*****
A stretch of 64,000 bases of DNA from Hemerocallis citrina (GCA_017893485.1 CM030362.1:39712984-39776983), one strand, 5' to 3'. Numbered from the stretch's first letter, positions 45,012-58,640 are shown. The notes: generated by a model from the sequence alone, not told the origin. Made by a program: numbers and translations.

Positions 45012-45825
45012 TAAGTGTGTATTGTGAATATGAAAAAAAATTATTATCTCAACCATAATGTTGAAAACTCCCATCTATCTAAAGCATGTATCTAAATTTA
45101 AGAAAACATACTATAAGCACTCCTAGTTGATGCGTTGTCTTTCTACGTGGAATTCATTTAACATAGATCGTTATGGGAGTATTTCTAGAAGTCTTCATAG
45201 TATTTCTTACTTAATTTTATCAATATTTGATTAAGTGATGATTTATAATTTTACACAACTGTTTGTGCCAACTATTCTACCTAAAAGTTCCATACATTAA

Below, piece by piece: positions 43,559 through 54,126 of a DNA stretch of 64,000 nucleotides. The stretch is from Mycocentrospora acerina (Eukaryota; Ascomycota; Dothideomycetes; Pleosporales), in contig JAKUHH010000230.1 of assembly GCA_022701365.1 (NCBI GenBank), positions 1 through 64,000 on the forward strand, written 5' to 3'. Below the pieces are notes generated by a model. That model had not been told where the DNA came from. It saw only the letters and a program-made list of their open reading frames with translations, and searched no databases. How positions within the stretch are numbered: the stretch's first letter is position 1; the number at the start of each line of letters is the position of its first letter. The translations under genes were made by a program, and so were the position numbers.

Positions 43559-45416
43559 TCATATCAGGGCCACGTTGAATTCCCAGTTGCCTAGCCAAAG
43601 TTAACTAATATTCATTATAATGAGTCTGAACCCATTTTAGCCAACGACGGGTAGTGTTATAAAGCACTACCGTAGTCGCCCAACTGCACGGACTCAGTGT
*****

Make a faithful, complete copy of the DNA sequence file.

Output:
A stretch of 64,000 bases of DNA from Hemerocallis citrina (GCA_017893485.1 CM030362.1:39712984-39776983), one strand, 5' to 3'. Numbered from the stretch's first letter, positions 45,012-58,640 are shown. The notes: generated by a model from the sequence alone, not told the origin. Made by a program: numbers and translations.

Positions 45012-45825
45012 TAAGTGTGTATTGTGAATATGAAAAAAAATTATTATCTCAACCATAATGTTGAAAACTCCCATCTATCTAAAGCATGTATCTAAATTTA
45101 AGAAAACATACTATAAGCACTCCTAGTTGATGCGTTGTCTTTCTACGTGGAATTCATTTAACATAGATCGTTATGGGAGTATTTCTAGAAGTCTTCATAG
45201 TATTTCTTACTTAATTTTATCAATATTTGATTAAGTGATGATTTATAATTTTACACAACTGTTTGTGCCAACTATTCTACCTAAAAGTTCCATACATTAA

Below, piece by piece: positions 43,559 through 54,126 of a DNA stretch of 64,000 nucleotides. The stretch is from Mycocentrospora acerina (Eukaryota; Ascomycota; Dothideomycetes; Pleosporales), in contig JAKUHH010000230.1 of assembly GCA_022701365.1 (NCBI GenBank), positions 1 through 64,000 on the forward strand, written 5' to 3'. Below the pieces are notes generated by a model. That model had not been told where the DNA came from. It saw only the letters and a program-made list of their open reading frames with translations, and searched no databases. How positions within the stretch are numbered: the stretch's first letter is position 1; the number at the start of each line of letters is the position of its first letter. The translations under genes were made by a program, and so were the position numbers.

Positions 43559-45416
43559 TCATATCAGGGCCACGTTGAATTCCCAGTTGCCTAGCCAAAG
43601 TTAACTAATATTCATTATAATGAGTCTGAACCCATTTTAGCCAACGACGGGTAGTGTTATAAAGCACTACCGTAGTCGCCCAACTGCACGGACTCAGTGT